Deutsch: Gewalt / Español: Violencia / Português: Violência / Français: Violence / Italiano: Violenza

Violence in psychology refers to behaviors that inflict harm or intend to harm others. It encompasses a range of actions from physical aggression to psychological abuse, each with profound impacts on both victims and perpetrators. Violence is an aggression that has as its goal extreme physical harm, such as injury or death.


In psychology, violence is analyzed not just as an individual or isolated phenomenon, but as a complex behavior influenced by an interplay of personal, social, and environmental factors. Psychologists study the causes, manifestations, and consequences of violent behavior to understand its roots and develop effective interventions. Factors contributing to violent behavior include psychological disorders, traumatic experiences, socio-economic conditions, and exposure to violence in the environment or media.

The psychological impact of experiencing or witnessing violence can be severe and long-lasting, affecting an individual's emotional stability, cognitive functioning, and overall mental health. This can lead to conditions such as post-traumatic stress disorder (PTSD), anxiety disorders, and various forms of depression.

Application Areas

Understanding violence within psychology is crucial for several professional domains, including:

  • Clinical psychology: Treatment and management of aggressive behaviors and rehabilitation of individuals who exhibit violent behaviors.
  • Forensic psychology: Assessment of individuals involved in criminal activities related to violence and providing expert testimony in legal cases.
  • Community psychology: Developing programs to reduce violence in communities by addressing its root causes and helping at-risk populations.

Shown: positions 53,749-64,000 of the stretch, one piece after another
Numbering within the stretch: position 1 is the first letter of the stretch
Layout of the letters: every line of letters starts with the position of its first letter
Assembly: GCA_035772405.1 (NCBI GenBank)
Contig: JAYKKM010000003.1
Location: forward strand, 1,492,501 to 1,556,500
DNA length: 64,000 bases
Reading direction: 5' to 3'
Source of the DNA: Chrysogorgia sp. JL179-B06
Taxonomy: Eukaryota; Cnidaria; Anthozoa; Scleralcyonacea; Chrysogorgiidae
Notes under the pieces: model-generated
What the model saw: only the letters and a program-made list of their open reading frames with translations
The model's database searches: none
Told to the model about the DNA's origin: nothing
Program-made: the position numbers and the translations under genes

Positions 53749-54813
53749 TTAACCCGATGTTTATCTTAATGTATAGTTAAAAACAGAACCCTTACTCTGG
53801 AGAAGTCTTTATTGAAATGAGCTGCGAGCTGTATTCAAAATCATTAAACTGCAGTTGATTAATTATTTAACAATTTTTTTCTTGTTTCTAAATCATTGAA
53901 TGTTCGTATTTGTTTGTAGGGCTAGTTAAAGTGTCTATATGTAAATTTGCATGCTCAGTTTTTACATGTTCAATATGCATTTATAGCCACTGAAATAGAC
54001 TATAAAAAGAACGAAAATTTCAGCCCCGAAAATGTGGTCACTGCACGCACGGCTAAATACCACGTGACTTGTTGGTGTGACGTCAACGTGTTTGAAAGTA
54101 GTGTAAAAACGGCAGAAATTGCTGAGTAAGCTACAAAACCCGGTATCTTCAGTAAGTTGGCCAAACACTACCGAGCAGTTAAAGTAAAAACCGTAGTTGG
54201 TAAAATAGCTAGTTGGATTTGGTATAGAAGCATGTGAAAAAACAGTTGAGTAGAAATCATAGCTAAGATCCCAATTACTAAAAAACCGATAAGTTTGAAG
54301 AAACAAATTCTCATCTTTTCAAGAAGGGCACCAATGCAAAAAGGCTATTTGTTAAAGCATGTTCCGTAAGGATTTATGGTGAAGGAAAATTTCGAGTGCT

Well-Known Examples

Prominent psychological studies and theories related to violence include:

  • Albert Bandura’s Social Learning Theory: This theory emphasizes the role of observed behavior in learning, suggesting that violence can be learned through observing violent behavior in others, particularly influential during childhood.
  • The General Aggression Model (GAM): This framework proposes that both personal and situational variables contribute to aggressive behavior, which can escalate into violence under certain conditions.

Treatment and Risks

The risks associated with violence in psychological contexts are significant, impacting not only the direct victims but also families, communities, and society at large. Psychological interventions may include therapy to manage anger or impulse control, counseling for trauma survivors, and community-based programs aimed at preventing violence.

Similar Terms

In psychology, similar but distinct terms related to violence include:

  • Aggression: Often a precursor to violence, aggression can be manifest as threats or harmful actions that may not reach the threshold of violence.
  • Abuse: This term specifically refers to patterns of behavior that are used to gain power over another person, which can be physical, emotional, or psychological.


Articles with 'Violence' in the title

  • Domestic Violence: Domestic Violence is defined as violence within the family or between husband and wife or partners. Domestic violence is a pattern of abusive behavior in a relationship where one partner seeks to exert power and control over the other
  • Intimate Partner Violence (IPV): Intimate Partner Violence (IPV) refers to a pattern of coercive behavior designed to exert power and control over a person in an intimate relationship through the use of intimidation, threats, or harmful or harassing behavior


In psychology, violence is viewed through the lens of its psychological underpinnings and effects. By understanding the factors that contribute to violent behavior, psychologists can develop better strategies for prevention and treatment, ultimately aiming to reduce the prevalence and impact of violence in society.


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